Accidental deaths of endangered right whales threaten species' survival

FILE PHOTO - In this April 10, 2008 file photo, a ballet of three North Atlantic right whale tails break the surface off Provincetown, Mass., in Cape Cod Bay.
Image Credit: AP Photo/Stephan Savoia, File

PORTLAND, Maine - Marine conservation groups say accidental deaths this year among the endangered North Atlantic right whales threaten the species' survival.

The right whales are among the most imperilled marine mammals on Earth.

Biologist Regina Asmutis-Silvia says at least 12 whales have died since April — or about 2 per cent of the population — nearly all of them in the Gulf of St. Lawrence.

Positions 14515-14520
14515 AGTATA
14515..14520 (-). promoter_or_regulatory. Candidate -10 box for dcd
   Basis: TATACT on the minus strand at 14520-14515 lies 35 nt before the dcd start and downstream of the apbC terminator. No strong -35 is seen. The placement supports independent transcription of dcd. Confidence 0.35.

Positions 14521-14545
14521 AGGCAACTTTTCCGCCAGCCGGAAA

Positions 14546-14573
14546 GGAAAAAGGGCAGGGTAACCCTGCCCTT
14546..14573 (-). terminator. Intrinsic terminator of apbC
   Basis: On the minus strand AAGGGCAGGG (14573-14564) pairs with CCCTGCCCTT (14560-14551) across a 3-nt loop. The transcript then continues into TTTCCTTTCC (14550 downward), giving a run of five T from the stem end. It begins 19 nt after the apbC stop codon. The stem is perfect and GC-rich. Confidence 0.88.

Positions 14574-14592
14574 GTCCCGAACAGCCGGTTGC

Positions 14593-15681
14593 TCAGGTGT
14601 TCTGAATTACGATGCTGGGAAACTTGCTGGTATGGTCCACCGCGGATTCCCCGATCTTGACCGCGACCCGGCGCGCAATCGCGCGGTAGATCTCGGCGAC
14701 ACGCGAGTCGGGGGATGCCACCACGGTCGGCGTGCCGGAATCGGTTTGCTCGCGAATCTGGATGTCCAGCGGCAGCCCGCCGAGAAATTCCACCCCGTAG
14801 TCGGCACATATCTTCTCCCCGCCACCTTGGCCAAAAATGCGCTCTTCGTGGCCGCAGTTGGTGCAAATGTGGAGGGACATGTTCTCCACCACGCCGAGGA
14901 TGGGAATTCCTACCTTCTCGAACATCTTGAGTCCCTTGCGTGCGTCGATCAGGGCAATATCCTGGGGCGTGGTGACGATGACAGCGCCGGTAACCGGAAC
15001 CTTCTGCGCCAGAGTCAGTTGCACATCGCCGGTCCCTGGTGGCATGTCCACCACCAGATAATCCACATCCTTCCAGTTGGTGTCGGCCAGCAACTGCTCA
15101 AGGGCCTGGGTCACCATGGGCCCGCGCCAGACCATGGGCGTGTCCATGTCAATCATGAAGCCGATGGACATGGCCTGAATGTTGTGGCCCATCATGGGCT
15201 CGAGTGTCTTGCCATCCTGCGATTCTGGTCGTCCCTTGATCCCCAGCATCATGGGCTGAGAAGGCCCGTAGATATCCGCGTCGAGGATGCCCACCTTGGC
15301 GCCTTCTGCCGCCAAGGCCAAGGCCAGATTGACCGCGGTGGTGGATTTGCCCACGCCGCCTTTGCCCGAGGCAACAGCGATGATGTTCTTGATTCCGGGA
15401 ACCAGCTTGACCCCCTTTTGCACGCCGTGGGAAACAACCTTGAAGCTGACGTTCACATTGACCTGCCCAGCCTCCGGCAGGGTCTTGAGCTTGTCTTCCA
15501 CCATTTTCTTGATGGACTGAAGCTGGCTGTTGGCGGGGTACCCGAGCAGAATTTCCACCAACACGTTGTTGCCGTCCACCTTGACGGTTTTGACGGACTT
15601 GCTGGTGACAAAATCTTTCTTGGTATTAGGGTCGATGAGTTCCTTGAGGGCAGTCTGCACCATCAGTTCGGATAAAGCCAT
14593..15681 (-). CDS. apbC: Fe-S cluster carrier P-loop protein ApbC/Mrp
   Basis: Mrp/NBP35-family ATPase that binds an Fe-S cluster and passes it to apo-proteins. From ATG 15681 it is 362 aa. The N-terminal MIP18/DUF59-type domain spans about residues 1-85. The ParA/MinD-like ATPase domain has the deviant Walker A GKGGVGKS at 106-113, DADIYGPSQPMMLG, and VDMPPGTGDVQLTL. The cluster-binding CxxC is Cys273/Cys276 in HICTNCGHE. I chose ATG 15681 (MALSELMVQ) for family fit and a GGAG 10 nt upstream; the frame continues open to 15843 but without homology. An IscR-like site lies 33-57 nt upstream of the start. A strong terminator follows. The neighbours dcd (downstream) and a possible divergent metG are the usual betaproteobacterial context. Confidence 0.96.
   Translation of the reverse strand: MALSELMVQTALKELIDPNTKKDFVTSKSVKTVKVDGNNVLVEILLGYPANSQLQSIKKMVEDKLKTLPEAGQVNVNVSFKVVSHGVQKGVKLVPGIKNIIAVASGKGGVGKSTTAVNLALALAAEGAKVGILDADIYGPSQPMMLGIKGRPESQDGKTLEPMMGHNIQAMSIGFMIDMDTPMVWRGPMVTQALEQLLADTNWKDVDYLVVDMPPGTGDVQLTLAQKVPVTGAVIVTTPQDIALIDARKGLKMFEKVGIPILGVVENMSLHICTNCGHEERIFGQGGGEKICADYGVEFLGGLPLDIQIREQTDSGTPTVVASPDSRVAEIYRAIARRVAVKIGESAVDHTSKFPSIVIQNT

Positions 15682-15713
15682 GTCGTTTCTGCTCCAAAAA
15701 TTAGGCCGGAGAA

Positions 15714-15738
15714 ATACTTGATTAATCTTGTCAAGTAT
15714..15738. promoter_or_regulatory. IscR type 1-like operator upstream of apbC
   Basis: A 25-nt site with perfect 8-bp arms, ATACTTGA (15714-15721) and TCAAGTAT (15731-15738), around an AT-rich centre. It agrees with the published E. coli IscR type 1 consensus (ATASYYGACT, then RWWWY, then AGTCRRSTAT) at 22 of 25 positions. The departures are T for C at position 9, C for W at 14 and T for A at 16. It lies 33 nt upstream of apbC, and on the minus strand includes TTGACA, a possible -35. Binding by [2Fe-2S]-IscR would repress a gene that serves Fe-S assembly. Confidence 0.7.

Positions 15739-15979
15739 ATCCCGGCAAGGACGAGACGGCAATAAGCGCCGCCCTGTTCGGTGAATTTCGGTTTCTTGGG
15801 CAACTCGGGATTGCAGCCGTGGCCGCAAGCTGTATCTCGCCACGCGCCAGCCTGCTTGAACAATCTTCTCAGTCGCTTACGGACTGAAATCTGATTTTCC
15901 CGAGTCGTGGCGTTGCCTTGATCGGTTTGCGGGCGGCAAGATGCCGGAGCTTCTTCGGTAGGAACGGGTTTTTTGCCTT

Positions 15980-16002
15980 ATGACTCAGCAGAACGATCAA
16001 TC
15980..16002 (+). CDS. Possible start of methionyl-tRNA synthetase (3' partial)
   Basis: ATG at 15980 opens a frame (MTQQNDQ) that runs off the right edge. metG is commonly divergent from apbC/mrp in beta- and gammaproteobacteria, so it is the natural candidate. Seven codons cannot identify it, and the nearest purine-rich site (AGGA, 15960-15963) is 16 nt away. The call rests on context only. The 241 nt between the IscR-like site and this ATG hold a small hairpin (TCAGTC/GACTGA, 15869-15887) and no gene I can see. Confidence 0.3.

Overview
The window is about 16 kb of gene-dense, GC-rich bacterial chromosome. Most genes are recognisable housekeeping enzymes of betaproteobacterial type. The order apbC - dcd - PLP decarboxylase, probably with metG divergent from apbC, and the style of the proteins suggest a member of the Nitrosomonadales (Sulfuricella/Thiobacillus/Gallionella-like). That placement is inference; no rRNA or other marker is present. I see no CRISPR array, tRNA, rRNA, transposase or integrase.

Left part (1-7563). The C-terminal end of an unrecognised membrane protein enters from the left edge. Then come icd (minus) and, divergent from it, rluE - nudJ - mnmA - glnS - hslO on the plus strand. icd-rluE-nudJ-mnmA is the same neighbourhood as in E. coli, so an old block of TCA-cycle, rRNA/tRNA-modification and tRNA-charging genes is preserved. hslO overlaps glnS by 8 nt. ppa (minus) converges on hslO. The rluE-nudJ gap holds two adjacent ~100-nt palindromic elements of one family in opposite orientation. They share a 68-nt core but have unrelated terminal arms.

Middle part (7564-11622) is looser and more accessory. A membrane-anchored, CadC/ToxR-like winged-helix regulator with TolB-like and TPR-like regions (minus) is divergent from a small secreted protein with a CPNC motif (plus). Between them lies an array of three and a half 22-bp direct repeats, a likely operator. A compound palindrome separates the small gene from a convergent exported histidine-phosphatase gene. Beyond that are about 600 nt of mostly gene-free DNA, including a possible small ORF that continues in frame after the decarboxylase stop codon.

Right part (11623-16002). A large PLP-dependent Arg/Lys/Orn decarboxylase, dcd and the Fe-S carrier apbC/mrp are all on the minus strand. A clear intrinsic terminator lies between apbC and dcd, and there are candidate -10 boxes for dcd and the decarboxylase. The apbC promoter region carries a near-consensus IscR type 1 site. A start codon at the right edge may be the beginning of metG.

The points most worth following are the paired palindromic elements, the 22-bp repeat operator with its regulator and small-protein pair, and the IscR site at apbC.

Asmutis-Silvia and other conservationists say the deaths are evidence that regulations to prevent ship strikes and entanglement in fishing gear need to be strengthened in the United States and Canada.

Marine regulators in both countries say efforts to protect whales are ongoing.

On Friday, the Canadian government ordered large vessels to slow down to 10 knots, or about 19 kilometres per hour, in the gulf.

It’s believed 80 to 100 right whales are currently in the Gulf of St. Lawrence.


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